Chapter

Unbelief

Owen Chadwick

in The Early Reformation on the Continent

Published in print December 2001 | ISBN: 9780198269021
Published online November 2003 | e-ISBN: 9780191600470 | DOI: http://dx.doi.org/10.1093/0198269021.003.0018

Series: Oxford History of the Christian Church

 Unbelief

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The use of the term ‘atheist’ to describe sixteenth‐century unbelief can be misleading. Luther was concerned about the doubts about aspects of belief to be found among the people, but most intellectual opponents of the Church became Protestants. The most publicized case was that of Etienne Dolet, seen by later atheists as a martyr and not accepted as such by his Protestant contemporaries, while controversy also surrounded the works of Gerolamo Cardano; François Rabelais, and Francesco Guicciardini. The theories of Copernicus were rejected by Luther but accepted by many Protestant scholars, though they had no impact on the world‐outlook of the Reformation era.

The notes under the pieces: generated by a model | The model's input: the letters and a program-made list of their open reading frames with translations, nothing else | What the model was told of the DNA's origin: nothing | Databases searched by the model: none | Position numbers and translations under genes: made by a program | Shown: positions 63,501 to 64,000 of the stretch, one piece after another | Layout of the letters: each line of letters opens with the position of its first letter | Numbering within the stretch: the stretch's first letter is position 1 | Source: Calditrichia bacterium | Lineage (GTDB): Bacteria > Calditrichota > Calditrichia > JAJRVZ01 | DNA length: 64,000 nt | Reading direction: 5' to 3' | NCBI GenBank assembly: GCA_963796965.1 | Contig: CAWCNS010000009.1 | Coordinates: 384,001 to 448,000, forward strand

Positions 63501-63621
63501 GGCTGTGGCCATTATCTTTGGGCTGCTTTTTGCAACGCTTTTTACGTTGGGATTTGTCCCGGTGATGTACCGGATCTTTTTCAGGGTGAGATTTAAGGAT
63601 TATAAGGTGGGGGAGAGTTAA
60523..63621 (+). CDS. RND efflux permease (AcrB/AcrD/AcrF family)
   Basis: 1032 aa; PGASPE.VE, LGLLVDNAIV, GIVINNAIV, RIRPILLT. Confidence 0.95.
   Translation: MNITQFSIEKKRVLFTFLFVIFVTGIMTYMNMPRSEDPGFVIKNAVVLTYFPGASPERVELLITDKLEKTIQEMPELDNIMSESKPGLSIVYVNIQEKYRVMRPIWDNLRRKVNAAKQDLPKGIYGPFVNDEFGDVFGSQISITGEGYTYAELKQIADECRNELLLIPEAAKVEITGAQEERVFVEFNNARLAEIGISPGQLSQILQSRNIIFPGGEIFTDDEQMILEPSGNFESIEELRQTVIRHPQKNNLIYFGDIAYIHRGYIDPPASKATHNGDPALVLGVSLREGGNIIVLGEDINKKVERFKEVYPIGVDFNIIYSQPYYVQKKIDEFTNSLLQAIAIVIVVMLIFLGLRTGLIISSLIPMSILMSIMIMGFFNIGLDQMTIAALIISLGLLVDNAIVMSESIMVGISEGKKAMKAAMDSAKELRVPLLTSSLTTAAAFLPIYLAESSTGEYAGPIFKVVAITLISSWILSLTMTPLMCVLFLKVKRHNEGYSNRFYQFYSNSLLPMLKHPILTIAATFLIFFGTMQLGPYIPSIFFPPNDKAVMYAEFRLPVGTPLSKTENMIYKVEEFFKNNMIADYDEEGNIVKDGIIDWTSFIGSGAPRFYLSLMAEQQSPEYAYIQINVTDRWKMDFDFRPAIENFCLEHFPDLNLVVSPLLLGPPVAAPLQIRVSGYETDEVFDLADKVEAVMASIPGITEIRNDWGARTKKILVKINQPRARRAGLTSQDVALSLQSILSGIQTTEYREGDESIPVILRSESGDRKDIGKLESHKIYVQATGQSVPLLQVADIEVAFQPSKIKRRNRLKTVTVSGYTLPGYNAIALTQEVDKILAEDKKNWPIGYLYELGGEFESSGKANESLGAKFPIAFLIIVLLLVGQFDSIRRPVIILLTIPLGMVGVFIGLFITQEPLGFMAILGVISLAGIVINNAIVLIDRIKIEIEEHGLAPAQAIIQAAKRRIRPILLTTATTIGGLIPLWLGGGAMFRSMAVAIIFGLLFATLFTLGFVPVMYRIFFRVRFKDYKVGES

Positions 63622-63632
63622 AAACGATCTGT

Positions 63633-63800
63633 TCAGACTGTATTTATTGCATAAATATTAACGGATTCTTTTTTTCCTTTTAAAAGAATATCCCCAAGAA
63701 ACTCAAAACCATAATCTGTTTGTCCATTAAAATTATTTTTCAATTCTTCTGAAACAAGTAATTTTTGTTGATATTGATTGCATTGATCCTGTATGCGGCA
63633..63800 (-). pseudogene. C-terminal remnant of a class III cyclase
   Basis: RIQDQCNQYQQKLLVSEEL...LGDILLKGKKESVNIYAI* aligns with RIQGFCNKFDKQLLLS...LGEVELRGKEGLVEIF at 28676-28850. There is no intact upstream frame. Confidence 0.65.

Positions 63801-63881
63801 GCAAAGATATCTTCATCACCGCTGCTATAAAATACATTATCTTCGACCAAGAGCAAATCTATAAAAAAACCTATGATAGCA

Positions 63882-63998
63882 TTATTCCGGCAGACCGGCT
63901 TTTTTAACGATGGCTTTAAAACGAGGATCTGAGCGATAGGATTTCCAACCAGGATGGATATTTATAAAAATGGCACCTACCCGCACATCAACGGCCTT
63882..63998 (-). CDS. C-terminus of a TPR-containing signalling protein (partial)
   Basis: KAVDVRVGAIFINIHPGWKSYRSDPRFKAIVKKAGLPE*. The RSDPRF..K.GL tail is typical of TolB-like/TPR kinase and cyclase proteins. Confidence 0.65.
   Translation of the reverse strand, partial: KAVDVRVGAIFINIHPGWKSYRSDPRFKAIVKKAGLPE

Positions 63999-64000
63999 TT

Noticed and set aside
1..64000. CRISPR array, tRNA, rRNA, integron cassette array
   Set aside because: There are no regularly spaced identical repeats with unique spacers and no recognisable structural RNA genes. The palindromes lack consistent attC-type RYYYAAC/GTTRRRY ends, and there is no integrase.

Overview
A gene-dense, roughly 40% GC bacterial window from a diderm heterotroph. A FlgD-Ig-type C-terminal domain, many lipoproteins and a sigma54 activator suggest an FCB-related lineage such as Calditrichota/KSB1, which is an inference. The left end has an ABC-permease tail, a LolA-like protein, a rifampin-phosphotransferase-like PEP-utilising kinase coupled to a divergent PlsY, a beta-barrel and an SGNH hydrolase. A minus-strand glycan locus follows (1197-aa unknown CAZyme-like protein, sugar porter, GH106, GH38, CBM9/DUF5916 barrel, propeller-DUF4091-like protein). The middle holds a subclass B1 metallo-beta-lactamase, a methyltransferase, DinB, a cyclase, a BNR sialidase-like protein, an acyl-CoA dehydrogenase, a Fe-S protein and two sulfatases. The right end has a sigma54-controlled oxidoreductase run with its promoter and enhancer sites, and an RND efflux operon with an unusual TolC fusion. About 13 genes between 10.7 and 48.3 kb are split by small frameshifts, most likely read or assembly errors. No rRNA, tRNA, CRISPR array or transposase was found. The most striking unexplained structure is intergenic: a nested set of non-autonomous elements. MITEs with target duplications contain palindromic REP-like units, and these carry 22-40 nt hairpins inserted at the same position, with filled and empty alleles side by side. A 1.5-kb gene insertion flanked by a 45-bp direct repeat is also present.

Keywords: atheism; Gerolamo Cardano; Copernicus; Etienne Dolet; Francesco Guicciardini; François Rabelais

Chapter.  8249 words. 

Subjects: History of Christianity

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